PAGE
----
2006 - 2011 Bachelor of Arts in Mass Communication at Olabisi Onabanjo University, Ogun state, Nigeria
The democratization of foreign policy and the proliferation of information and communication infrastructure has facilitated access to foreign publics. Today, many states make calculated efforts, using strategic communication to build relationships, manage reputation, convey government policies abroad and stimulate a favourable perception in the hearts and minds of foreign audiences. Notwithstanding, engagement efforts are not a neutral exercise but are designed to produce socio-economic, ideological, and political outcomes—camouflaged as ‘‘mutual interests’’. However, countries from the Global North rely on “smart power” (the combination of hard and soft power). In contrast, countries from the Global South are deficient in hard power and reliant on soft power (cultural assets, values and policies). This research traces the origins and scope of public diplomacy in the African continent. It adopts a mixed method design to contextualize the public diplomacy architecture and strategic communication programs of state, non-state and institutional actors under different political systems (Nigeria’s hybrid regime and South Africa’s flawed democracy).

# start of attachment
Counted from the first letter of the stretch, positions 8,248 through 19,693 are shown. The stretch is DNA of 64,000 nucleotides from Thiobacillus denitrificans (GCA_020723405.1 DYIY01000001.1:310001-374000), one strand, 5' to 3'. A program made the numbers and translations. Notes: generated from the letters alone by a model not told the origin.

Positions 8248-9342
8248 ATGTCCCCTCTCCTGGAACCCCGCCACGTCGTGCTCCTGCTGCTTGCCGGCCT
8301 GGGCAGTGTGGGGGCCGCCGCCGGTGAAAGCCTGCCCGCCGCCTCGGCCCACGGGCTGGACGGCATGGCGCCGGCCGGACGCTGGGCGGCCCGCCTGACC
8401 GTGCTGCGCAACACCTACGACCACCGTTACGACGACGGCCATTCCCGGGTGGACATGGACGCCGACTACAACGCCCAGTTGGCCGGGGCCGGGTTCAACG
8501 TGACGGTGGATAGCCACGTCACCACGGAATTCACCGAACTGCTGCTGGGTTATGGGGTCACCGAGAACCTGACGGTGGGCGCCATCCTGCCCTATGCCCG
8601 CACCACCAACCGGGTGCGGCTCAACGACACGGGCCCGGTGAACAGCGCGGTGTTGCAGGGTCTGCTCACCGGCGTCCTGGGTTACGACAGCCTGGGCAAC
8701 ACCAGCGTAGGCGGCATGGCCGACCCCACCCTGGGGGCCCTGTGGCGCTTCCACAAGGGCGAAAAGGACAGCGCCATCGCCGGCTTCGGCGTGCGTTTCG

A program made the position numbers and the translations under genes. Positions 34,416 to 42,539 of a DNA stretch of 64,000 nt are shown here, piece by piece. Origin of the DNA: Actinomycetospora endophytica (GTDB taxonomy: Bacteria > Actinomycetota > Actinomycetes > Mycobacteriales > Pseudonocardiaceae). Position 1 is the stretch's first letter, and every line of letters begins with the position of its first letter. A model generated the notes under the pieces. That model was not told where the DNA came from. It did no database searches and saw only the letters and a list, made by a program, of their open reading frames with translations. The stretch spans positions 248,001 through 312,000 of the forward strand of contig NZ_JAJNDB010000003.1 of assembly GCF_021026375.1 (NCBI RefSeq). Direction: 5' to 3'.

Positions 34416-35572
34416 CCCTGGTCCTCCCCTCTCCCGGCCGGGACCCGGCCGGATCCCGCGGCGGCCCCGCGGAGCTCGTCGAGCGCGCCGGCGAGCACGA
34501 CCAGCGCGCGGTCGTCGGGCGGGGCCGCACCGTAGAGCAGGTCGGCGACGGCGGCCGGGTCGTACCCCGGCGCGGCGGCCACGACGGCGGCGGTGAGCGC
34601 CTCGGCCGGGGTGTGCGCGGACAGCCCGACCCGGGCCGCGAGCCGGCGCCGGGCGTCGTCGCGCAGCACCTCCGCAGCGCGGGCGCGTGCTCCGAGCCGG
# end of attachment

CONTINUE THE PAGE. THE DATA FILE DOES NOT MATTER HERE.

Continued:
Africa: Public Diplomacy, Public Diplomacy Counterflows (Africa and Europe)